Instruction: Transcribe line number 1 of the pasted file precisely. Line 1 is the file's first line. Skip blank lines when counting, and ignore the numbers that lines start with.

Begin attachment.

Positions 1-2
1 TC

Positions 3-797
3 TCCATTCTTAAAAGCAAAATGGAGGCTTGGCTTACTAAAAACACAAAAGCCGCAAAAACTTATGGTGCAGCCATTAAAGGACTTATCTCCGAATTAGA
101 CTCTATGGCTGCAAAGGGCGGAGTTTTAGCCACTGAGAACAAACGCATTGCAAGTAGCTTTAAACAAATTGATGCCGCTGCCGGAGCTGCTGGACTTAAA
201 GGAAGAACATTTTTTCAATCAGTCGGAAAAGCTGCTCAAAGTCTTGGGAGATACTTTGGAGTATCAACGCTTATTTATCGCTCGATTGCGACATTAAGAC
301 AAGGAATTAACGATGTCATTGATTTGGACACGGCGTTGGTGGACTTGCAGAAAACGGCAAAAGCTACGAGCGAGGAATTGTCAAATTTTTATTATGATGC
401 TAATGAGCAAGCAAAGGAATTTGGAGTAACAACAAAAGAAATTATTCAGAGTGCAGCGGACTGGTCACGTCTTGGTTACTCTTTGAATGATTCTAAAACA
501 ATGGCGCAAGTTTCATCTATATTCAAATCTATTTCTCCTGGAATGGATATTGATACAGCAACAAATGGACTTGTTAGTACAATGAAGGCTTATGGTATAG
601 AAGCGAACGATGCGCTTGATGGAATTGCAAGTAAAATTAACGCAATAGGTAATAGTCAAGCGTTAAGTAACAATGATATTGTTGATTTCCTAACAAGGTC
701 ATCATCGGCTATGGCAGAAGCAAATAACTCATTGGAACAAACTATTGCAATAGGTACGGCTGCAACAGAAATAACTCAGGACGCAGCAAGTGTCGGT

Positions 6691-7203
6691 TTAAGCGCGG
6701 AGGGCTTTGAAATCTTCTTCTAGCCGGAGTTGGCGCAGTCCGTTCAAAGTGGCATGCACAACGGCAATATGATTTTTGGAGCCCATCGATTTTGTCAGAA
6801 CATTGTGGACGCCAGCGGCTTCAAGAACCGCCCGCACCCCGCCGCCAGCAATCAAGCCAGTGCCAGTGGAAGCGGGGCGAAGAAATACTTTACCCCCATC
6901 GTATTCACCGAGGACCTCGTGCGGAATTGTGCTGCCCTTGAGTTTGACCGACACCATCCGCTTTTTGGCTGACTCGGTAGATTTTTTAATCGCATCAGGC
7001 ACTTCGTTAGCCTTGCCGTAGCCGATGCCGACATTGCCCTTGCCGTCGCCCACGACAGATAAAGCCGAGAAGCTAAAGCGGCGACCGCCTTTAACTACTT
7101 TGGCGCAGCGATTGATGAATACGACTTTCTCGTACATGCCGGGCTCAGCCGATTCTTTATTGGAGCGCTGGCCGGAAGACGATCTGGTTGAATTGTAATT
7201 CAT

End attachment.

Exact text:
Positions 1-2